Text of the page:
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Investing

How To Calculate PE

PE, or Price to Earnings ratio is a measure of a company’s price, relative to it’s earnings. It can either be measured as a forward looking metric or a backwards looking metric.

To calculate the PE of a company, you divide it’s Market Capitalization (MC) by it’s earnings, or Net Income – Dividends. To calculate the forward PE, you use projected earnings (forecast by you or the company); to calculate the backwards PE, you use the earnings from the most recent financial report.

PE is a sort of valuation method to see if a company is worth investing in at it’s current price. You can think of the PE as the number of years you’d have to own a share in the company before the company earned enough money to cover the cost if your purchase (assuming earnings are the same each year).

For example, if a company’s MC is $100M and it’s earnings are $10M, the PE would be 10 (100 / 10 = 10). After 10 years of earning $10M, the company would have made $100M (excluding amortization & interest on the value of the money).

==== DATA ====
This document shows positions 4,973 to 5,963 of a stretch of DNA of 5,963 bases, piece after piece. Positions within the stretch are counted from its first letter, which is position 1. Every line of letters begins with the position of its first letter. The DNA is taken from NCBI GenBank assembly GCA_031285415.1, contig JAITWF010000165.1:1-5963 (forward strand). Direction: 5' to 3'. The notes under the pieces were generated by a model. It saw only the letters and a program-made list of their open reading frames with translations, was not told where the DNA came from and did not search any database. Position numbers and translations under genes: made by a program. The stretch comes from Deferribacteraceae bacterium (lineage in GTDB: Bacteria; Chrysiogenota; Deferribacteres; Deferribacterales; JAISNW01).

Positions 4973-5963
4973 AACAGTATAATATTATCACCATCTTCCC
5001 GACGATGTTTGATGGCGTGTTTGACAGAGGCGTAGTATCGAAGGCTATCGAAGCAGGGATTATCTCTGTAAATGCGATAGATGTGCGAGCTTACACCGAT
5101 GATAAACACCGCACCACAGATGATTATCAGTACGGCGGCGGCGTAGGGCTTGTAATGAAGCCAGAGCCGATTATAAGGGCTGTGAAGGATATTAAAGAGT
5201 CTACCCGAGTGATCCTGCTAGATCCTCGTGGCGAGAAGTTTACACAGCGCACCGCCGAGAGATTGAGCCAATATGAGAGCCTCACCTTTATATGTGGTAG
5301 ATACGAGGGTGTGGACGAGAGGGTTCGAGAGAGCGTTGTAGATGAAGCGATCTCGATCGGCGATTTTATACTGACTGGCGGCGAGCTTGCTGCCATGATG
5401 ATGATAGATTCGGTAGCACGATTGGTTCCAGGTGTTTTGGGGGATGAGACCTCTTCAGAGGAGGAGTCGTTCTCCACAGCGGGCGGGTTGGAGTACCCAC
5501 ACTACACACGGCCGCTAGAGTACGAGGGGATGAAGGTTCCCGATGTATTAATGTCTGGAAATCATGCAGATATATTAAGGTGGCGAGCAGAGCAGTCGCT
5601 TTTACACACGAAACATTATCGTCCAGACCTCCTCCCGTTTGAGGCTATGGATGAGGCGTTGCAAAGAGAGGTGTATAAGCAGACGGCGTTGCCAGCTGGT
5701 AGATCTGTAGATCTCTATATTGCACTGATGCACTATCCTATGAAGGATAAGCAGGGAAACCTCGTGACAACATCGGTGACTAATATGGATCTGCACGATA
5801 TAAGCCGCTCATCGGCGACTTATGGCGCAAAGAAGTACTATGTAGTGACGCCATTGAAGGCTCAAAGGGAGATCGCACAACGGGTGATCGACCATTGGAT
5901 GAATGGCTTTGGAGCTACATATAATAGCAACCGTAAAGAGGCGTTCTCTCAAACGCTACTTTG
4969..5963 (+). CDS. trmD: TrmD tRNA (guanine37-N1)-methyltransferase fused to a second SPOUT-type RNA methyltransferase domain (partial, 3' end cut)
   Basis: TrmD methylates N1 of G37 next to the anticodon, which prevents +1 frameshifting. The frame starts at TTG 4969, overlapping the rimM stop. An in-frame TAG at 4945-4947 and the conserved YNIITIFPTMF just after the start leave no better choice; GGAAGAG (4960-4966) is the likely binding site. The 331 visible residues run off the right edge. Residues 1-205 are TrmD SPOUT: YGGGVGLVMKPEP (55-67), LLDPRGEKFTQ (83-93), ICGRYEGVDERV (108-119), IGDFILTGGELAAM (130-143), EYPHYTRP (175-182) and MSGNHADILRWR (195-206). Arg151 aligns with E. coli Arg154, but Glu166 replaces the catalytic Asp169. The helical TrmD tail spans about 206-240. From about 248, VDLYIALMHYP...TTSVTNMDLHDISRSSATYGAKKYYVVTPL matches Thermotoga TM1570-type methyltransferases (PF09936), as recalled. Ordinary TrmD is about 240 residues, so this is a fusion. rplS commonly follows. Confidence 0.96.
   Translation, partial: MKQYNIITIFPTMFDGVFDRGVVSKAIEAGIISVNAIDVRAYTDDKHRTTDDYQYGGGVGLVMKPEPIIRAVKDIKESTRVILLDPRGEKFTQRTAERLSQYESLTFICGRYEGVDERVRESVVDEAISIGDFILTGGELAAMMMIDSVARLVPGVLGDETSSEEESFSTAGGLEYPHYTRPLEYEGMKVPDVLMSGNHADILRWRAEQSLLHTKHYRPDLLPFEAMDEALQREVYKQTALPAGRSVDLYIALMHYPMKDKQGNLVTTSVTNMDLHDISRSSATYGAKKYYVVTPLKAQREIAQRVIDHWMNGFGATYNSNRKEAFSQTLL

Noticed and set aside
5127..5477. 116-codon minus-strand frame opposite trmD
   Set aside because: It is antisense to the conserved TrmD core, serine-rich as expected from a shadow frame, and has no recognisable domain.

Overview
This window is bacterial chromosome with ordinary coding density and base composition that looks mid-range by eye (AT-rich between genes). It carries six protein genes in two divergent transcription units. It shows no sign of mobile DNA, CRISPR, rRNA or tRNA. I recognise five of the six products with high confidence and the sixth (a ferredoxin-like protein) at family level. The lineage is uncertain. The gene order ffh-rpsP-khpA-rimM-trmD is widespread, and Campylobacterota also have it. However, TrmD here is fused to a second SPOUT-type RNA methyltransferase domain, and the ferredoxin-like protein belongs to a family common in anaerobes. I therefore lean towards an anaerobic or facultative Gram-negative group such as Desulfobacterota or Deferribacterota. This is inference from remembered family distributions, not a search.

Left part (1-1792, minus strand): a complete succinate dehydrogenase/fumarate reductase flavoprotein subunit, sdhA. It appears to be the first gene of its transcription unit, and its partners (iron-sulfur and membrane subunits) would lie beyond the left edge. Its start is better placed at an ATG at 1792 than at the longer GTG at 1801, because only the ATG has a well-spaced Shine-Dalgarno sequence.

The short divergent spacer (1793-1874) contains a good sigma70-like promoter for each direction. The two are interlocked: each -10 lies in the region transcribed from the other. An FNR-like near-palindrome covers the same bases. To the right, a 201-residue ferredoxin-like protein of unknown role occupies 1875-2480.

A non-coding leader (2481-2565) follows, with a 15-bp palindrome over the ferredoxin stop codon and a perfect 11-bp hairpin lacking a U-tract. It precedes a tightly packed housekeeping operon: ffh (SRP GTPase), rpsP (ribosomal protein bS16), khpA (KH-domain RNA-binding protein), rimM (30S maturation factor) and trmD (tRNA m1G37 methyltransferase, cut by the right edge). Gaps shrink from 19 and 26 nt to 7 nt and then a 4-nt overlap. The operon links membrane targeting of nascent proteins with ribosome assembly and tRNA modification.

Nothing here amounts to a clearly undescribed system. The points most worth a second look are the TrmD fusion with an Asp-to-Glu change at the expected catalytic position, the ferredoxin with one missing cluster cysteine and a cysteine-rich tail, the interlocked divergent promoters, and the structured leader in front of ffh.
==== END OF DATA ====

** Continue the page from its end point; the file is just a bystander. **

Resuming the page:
Assuming all this money is paid out in dividends, the investor would have made their money back. In this scenario, a PE of 10 might be considered as a 10% ROI.

Depending on several factors, such as risk, market sentiment, the growth rate of a company and expected return, an investor might be willing to buy a company at a higher or lower PE.

A fair PE for a company with zero annual growth might be 11, while a company growing at a fast rate might command a higher PE, such as 25 – 40. The PE that you are willing to accept is directly related to the amount of return you want to achieve on your investment – it is this factor that brings market sentiment into the equation.

It’s worth considering that this method of calculating value in a stock price doesn’t consider growth of a company sourced from investing profits back into the company before realizing them on a balance sheet, which is a tax efficient way to grow the company. PE is more suited to valuing mature companies, or growth companies with a significant profit margin. PE also doesn’t show value in a company that is not profitable.

This method is a provides a very real perspective of the Return On Investment (ROI) because it considers the part of the profits that are held by the company – though it’s important to ensure that if those profits which were held back are reinvested, that they do actually translate into growth. Otherwise they are just a poorly reported costs of doing business.

Finally, please feel free to check out my own proprietary method for calculating PE.

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